14. The method of claim 13, wherein said second SS's uplink data is a band bandwidth allocation request or service request.
15. The method of claim 13, wherein said second SS's uplink data is a short message.
16. The method of claim 15, further comprising using, by the second SS, an OFDMA mode in an uplink subframe, the BS allocates scheduled subchannels to scheduled subscribers for the scheduled subscribers to send their data respectively and the BS allocates open subchannels in the second SS's uplink subframe for direct transmission of unscheduled short messages and the short messages are directly sent to the open subchannels by unscheduled subscribers who do not have an allocated uplink resource; and
the BS and a set of distributed overhearing SS jointly receive sent short messages for the allocated open subchannels in a same subframe as scheduled subchannels.
17. The method of claim 16, further comprising providing by the unscheduled subscribers channel training symbols for the demodulation of an open subchannel and the open subchannel is randomly selected by each unscheduled subscriber.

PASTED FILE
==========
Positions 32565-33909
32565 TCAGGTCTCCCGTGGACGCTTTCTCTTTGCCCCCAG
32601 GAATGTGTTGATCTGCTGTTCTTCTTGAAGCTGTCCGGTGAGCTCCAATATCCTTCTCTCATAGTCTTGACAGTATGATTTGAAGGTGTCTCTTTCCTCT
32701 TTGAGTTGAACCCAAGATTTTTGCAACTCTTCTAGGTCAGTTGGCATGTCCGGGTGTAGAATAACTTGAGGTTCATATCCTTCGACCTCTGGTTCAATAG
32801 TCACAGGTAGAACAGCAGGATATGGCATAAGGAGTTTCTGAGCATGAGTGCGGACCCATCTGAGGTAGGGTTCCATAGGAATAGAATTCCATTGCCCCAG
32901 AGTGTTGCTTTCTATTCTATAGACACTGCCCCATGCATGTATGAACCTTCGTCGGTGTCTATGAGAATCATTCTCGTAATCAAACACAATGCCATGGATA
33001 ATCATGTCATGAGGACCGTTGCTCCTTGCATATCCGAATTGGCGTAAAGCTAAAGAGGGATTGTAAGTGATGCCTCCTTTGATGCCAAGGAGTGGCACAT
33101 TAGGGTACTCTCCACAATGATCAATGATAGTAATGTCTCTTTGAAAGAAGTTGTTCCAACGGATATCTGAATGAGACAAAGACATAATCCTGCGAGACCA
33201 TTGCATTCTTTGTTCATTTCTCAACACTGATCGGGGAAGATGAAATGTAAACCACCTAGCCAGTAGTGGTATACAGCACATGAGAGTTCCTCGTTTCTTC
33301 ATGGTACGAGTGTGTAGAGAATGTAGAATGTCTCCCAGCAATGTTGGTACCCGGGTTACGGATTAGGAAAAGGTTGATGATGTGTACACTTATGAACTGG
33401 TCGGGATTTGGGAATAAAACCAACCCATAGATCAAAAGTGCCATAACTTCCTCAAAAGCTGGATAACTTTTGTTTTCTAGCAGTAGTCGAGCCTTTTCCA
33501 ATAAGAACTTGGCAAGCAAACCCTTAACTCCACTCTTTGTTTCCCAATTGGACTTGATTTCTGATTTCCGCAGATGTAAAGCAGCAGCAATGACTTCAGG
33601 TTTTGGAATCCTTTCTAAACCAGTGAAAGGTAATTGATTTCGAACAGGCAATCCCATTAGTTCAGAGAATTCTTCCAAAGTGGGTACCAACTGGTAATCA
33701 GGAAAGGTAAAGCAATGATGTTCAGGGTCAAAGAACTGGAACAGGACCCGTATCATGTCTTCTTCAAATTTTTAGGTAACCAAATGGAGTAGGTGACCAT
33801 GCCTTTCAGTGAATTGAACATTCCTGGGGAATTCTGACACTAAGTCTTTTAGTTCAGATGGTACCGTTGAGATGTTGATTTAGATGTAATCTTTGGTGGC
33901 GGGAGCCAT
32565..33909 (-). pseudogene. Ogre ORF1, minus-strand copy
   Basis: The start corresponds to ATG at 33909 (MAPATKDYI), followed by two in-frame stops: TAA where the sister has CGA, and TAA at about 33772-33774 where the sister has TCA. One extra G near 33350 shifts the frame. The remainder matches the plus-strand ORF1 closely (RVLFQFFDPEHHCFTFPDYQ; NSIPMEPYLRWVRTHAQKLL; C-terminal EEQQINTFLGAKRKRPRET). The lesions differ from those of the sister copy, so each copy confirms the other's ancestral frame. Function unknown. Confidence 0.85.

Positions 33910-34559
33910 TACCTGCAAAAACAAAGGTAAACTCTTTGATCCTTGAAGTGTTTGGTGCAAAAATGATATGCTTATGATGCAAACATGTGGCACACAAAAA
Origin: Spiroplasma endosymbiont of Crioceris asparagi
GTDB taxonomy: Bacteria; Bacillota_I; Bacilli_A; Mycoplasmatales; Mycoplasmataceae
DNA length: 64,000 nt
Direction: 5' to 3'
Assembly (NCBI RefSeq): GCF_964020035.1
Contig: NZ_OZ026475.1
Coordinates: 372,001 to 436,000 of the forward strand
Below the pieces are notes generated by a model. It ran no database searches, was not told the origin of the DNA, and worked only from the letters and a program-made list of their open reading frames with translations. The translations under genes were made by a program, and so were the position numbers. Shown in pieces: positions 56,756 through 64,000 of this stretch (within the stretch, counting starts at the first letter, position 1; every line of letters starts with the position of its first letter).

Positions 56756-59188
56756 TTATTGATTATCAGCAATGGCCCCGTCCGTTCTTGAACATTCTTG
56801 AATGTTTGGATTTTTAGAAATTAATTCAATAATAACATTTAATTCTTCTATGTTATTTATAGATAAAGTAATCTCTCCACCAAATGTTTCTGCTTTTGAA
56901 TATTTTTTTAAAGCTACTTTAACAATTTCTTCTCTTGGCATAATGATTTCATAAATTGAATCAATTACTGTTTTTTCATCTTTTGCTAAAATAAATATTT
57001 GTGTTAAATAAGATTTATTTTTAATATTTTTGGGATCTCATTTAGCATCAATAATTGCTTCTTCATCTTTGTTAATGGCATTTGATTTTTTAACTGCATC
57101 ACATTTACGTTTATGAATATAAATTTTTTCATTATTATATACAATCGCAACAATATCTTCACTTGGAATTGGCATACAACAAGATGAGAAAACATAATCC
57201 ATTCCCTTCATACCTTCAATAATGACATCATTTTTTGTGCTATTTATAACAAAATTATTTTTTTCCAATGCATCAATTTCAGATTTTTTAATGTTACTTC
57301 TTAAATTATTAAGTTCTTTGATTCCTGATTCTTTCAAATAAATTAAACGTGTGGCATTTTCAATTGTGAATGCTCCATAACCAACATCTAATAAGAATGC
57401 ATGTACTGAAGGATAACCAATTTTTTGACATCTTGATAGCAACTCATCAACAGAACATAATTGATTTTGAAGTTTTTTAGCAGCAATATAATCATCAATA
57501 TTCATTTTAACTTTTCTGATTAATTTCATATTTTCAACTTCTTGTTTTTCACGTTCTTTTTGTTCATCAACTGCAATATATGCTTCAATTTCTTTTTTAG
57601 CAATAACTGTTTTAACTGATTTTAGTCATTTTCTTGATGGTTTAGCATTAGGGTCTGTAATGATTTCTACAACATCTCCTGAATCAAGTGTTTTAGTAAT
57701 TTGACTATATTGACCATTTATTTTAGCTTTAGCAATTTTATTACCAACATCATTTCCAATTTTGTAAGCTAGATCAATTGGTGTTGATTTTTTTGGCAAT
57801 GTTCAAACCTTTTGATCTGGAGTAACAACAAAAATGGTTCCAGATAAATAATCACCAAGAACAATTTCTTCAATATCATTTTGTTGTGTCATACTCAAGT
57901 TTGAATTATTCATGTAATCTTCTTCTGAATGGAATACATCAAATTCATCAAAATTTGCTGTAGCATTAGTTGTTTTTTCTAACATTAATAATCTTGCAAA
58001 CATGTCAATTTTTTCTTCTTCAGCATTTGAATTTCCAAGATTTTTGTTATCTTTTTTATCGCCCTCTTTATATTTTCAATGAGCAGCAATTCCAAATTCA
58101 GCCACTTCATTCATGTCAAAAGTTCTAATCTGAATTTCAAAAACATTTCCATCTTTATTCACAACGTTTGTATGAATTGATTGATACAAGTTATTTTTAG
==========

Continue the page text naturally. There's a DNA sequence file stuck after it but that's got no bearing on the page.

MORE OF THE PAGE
18. The method of claim 17, further comprising allocating the open subchannels at a beginning of the uplink subframe to increase the number of potential overhearing SSs, and overheard messages are piggybacked by overhearing SSs with their data on allocated scheduled subchannels later in a same uplink subframe.
19. The method of claim 16, wherein said short message is a beamforming matrix feedback due to sudden channel variation.
20. The method of claim 15, further comprising broadcasting by the BS an acknowledgement of each short message received without the assistance of piggyback messages, a connection identifier (CID) of the short message the BS directly received, or an open subchannel index where the short message is received correctly, and wherein an overhearing SS may determine whether to piggyback according to the BS's broadcast.